Now that fall semester is over and I have time to read books not directly for academic purposes, I’ve started Henri Pirenne’s Economic and Social History of Medieval Europe. I have a few quibbles here and there, particularly how Pirenne doesn’t quite seem to understand the function of interest, but overall I am enjoying it. I will comment more when I finish it, but for now, here are two good quotes I’ve seen so far:
The tie which continued to unite these ports [several southern Italian cities and Venice] to the Byzantine Empire was, it is true, not very strong, and it grew steadily weaker. The establishment of the Normans in Italy and Sicily (1029-91) definitely broke it as regards this region. Venice, over which the Carolingians had been unable to establish their control in the ninth century, had been all the more willing to continue under the authority of the Basileus, because he prudently refrained from exercising it, and allowed the town to be gradually transformed into an independent republic.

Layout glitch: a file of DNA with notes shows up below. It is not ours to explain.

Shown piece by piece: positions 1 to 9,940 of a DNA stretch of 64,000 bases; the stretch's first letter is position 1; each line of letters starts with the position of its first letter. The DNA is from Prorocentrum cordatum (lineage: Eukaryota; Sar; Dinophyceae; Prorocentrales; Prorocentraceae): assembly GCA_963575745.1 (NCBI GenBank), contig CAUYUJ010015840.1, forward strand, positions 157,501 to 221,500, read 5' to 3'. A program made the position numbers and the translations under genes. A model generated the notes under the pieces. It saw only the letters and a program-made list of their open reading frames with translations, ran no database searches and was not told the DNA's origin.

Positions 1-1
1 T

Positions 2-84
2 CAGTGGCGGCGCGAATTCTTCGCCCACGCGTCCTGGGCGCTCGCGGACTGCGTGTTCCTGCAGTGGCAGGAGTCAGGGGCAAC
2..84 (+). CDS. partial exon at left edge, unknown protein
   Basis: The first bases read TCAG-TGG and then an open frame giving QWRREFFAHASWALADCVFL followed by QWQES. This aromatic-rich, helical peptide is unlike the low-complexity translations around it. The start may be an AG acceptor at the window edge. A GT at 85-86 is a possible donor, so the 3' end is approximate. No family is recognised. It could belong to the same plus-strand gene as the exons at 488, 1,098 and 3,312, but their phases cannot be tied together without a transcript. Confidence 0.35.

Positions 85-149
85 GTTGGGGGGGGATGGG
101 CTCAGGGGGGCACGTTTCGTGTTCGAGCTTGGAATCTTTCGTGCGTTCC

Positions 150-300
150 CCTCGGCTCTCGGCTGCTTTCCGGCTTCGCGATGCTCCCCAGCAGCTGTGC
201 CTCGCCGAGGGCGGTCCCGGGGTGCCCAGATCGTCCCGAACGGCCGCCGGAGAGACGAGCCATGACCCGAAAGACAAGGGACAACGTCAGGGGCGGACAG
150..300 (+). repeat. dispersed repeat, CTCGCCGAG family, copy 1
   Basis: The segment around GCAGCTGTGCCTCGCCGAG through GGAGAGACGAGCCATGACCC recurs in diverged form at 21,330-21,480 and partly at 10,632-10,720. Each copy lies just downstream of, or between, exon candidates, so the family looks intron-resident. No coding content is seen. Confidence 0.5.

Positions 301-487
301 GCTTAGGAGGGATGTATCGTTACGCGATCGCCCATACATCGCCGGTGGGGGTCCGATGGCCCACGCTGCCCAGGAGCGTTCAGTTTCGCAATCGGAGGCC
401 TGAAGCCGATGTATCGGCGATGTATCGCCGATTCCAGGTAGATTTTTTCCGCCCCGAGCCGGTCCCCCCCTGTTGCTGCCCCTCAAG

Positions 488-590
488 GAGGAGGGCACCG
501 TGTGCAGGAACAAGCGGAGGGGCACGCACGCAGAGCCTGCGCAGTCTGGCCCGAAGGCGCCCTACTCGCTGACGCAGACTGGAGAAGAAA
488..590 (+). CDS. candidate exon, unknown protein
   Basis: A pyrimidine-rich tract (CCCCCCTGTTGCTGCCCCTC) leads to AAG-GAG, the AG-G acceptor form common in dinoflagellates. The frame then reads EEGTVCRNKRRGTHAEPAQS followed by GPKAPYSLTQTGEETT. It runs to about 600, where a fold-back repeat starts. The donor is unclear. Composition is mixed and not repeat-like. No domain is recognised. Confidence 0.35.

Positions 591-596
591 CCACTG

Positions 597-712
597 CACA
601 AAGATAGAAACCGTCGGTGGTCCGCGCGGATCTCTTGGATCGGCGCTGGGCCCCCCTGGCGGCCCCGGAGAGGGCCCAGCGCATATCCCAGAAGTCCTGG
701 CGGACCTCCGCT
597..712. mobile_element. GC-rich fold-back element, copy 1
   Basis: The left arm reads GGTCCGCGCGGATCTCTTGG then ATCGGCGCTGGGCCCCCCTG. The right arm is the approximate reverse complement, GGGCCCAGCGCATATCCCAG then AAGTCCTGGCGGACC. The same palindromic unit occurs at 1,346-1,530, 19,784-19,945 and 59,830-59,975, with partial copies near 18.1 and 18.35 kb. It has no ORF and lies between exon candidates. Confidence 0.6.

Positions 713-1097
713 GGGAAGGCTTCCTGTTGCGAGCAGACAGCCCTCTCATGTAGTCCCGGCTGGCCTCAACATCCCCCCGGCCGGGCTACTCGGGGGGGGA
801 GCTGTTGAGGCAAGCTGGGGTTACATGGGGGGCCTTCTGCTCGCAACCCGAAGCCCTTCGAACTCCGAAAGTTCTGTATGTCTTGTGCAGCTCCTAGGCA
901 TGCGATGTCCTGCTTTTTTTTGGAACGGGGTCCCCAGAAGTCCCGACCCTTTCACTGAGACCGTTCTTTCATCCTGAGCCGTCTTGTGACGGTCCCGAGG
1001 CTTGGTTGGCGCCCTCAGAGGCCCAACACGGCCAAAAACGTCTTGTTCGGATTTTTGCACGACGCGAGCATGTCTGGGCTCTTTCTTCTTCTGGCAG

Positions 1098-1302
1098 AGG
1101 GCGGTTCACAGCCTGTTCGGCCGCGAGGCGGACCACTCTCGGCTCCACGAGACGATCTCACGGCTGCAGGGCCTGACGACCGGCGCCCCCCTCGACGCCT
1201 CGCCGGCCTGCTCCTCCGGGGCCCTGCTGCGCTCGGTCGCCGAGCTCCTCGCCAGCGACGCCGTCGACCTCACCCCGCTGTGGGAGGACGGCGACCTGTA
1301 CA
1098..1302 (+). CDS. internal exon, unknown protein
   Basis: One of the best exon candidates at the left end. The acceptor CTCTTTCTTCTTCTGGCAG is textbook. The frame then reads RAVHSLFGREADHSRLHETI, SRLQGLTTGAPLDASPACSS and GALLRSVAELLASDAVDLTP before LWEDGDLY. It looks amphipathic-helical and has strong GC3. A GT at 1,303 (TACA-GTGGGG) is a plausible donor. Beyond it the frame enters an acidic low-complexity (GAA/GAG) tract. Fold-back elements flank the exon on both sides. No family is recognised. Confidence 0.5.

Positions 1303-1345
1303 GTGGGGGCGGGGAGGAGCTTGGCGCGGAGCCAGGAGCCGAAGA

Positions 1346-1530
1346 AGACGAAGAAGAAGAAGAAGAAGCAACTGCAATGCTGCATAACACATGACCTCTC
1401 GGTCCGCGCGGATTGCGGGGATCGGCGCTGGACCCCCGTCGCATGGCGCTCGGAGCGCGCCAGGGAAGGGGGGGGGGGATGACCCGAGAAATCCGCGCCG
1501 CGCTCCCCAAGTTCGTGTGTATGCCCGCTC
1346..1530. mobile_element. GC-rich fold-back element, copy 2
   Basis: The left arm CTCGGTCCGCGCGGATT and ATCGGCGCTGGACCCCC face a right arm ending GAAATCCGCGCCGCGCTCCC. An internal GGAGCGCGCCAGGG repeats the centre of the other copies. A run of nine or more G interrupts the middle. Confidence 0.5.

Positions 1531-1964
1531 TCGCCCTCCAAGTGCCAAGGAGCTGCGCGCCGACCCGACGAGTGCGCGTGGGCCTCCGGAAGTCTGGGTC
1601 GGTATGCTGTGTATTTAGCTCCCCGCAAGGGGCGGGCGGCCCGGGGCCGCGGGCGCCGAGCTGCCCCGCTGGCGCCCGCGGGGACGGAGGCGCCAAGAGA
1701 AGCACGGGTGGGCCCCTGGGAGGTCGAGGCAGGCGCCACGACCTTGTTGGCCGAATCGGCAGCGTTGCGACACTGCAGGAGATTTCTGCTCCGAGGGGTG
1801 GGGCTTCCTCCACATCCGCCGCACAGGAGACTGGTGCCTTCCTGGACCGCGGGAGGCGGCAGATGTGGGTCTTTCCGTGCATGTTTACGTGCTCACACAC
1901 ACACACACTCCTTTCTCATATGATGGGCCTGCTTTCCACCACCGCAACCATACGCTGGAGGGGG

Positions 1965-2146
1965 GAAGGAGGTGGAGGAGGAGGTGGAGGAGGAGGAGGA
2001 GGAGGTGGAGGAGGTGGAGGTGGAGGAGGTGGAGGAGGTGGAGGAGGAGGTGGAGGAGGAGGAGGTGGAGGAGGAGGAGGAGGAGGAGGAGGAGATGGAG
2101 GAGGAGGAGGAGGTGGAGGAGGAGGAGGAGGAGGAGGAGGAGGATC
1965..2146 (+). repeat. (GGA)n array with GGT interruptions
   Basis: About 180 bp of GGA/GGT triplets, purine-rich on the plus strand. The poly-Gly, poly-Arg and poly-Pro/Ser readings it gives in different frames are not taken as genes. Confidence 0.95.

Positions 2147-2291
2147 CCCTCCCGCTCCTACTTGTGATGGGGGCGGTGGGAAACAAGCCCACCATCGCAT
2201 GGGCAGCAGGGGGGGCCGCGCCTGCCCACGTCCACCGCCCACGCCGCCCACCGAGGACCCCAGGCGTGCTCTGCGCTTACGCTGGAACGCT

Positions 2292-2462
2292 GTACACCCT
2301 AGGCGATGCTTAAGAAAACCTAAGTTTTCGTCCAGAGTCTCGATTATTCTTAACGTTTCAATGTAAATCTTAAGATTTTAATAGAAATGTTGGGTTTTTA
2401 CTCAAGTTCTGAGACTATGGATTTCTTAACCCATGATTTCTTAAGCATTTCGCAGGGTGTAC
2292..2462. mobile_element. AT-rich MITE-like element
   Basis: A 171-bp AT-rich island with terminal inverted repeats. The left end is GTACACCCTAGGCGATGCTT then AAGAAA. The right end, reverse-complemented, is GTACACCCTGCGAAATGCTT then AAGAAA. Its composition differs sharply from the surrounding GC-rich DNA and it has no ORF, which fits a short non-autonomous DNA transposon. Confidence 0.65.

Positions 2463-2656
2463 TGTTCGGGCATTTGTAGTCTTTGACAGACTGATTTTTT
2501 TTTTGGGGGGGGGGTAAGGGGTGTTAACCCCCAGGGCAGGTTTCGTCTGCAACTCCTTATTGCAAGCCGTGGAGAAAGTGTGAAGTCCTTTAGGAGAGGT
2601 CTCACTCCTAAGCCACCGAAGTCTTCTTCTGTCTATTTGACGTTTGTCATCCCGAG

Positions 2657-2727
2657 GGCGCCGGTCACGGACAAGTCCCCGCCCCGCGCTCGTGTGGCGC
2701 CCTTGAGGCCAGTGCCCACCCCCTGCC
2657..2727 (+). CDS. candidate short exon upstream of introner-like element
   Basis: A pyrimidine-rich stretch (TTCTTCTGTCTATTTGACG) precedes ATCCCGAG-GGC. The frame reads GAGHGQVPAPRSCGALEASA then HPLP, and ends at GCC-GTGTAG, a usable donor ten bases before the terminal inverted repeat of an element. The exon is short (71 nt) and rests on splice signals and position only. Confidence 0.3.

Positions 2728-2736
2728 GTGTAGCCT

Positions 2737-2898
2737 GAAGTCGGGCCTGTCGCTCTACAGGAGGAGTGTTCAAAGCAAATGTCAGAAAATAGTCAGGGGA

The essential difference between the merchants and the artisans of the nascent towns and the agricultural society in the midst of which they appeared, was that their kind of life was no longer determined by their relations with the land. In this respect they formed, in every sense of the word, a class of déracinés. Commerce and industry, which up till then had been merely the adventitious or intermittent occupations of manorial agents, whose existence was assured by the great landowners who employed them, now became independent professions. Those who practised them were incontestably “new men.” Attempts have often been made to derive them from the servile personnel attached to the domestic workshops of the manor, or the serfs who were charged with feeding the household in times of scarcity and in time of plenty disposed of their surplus production outside. But such an evolution is neither supported by the sources nor probable. There is no doubt that territorial lords here and there preserved economic prerogatives in the nascent towns for a fairly long time, such prerogatives, for instance, as the obligation of the burgesses to use the lord’s oven and mill, the monopoly of sale enjoyed by his wine for several days after the vintage, or even certain dues levied from the craft gilds. But the local survival of these rights is no proof of the manorial origin of urban economy. On the contrary, what we note everywhere is that from the moment that it appears, it appears in a condition of freedom.